Since we moved to New York, I’ve been making tian often. This wouldn’t be so remarkable if, say, during the eight years I’ve been living outside of my mother’s home I would have made a tian so much as once.

The first time it happened, I had just placed a chicken to roast in the oven. Music was playing, and I found myself reaching for vegetables, slicing them, and placing them upright in a baking dish, one by one. “Really pack them in, they’ll shrink in the oven,” I heard myself thinking, and realized it was my mother’s voice. I had just made one of her standby side dishes: the tian.

One of the most difficult things about our transatlantic move was packing. What do we take? What will we need? What should we leave behind? As I piled practical things into our suitcases, things like clothes and shoes and coats, I snuck in some extras: my recipe binder, our favorite books, two of my mother’s paintings, and the sculpture that we received for our wedding, and that we would joke, when we lived in a very shabby apartment, that it was worth more than the rest of the place. I told myself these little extras would be what would really make our new place feel like home.

Who would have imagined that what would make this house feel most like home would be the smells wafting from the kitchen?

I don’t think about making a tian before I go to the grocery store, I don’t add it’s ingredients to the list, but somehow they make their way into my cart, and when I’m home, after I’ve unpacked the groceries, they make their way to the counter, and I start peeling them. Soon enough, my house smells like home. My mother’s home.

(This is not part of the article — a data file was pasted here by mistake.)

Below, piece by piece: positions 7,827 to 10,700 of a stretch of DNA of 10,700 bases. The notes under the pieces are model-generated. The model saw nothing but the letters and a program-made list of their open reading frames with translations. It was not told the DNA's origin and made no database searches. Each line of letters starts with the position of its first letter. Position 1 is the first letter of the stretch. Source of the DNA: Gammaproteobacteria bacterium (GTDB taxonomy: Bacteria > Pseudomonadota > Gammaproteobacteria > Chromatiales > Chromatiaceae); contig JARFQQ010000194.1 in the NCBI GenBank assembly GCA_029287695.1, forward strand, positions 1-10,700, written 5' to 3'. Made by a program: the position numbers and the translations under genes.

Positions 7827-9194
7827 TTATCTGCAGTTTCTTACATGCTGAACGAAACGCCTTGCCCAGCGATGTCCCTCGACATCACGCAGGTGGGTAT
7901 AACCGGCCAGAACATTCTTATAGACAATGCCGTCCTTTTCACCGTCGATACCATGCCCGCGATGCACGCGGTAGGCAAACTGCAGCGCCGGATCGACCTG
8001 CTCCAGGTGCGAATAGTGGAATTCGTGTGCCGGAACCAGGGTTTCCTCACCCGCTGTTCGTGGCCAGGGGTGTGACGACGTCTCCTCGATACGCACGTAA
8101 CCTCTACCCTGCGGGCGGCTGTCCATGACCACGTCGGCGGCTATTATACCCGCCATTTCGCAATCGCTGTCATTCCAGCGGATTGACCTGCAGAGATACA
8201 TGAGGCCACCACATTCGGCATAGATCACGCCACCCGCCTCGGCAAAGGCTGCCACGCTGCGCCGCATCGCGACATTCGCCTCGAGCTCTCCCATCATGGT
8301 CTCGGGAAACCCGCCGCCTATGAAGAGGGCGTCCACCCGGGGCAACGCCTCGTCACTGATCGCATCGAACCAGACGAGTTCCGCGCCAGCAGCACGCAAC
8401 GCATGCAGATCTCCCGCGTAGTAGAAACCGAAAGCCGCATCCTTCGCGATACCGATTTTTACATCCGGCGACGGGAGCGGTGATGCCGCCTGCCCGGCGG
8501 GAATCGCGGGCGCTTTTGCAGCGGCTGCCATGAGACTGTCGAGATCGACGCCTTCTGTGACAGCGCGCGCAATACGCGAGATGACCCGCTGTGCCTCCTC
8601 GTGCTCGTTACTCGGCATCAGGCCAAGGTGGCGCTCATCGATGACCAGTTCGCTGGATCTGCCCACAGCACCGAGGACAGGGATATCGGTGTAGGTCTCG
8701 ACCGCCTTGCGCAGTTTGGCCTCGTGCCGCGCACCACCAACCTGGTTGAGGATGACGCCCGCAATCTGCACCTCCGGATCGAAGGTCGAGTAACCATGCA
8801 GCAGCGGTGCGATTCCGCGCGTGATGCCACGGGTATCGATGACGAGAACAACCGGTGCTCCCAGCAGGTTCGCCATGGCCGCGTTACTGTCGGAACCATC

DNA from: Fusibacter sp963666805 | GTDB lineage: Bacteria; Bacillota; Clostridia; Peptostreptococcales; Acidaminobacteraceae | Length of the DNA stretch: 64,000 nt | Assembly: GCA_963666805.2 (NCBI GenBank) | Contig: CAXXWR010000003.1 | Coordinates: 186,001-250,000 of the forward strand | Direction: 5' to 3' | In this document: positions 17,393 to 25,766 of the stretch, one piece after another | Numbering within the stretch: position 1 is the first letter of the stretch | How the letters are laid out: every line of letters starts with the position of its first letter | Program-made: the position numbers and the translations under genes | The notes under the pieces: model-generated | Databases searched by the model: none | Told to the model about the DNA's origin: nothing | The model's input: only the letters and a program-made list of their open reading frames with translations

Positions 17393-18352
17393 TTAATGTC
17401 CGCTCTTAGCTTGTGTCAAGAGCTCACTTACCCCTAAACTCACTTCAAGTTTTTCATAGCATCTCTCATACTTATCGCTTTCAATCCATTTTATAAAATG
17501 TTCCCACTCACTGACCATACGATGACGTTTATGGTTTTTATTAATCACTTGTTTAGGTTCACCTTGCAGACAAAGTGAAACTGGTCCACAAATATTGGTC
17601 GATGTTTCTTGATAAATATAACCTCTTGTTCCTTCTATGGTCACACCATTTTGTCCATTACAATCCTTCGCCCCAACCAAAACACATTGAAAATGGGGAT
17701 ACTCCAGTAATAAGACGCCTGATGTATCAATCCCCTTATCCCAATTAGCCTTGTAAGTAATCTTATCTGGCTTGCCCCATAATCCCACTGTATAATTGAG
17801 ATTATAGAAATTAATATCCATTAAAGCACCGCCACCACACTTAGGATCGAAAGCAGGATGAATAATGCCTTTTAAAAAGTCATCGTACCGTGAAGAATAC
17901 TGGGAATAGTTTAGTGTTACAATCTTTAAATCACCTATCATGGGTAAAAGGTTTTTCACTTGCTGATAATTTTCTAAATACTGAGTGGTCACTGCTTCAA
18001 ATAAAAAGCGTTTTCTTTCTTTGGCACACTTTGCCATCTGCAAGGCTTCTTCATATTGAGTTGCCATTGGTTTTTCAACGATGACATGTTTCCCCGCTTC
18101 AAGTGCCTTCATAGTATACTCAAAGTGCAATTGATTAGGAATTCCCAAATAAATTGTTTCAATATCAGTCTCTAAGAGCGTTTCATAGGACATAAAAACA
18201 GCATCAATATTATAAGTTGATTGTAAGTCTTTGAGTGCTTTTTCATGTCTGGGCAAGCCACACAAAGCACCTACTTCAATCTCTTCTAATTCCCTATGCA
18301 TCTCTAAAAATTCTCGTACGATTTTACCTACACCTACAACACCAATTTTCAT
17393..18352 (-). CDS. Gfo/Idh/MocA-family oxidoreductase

Speaking about this dish with both my sister-in-law and a friend made me realize that maybe you don’t know what a tian is. (Also, that tian is a very awkward word to pronounce if the conversation is not in French; especially if the other person has no idea what you’re talking about. As your listener goes “huh?”, do you stress the “n”, Americanizing it?) Although I feel a little awkward describing what is essentially roasted vegetables, here goes- the vegetables cozy up to each other during the long baking time, the onions getting all fragrant, the tomatoes melting, the potatoes and sweet potatoes creamy in the middle and browned on top. It’s lovely, really- warm and cozy and homey.

Vegetable Tian

I like making this to accompany roast chicken- they take approximately the same time to cook. I put the vegetables in first, then take care of the chicken, and slip it in. Along with a green salad, it makes for a warm, cozy dinner. 

I find that two of each vegetable fits into my pyrex baking dish just right, but you can easily adjust the quantities to fit a larger pan. If I have a few slices left over, I’ll usually just throw them into the dish with the chicken.

Yield: Serves 4, as a side.

2 onions

2 potatoes

2 sweet potatoes

2 tomatoes

olive oil

a few sprigs of fresh rosemary or thyme (*optional)

salt and pepper

Preheat oven to 350F/180C

Peel your vegetables (I don’t peel the tomatoes), and slice them thinly into rounds, aiming for the same thickness with each.

Place the slices upright in a baking dish, alternating between the vegetables. Pack them in tightly. Drizzle with olive oil, and season with salt and pepper. Sprinkle with rosemary or thyme leaves, if using.

Bake for two and a half hours, until the tops are golden, and the potatoes are tender when pierced with a fork.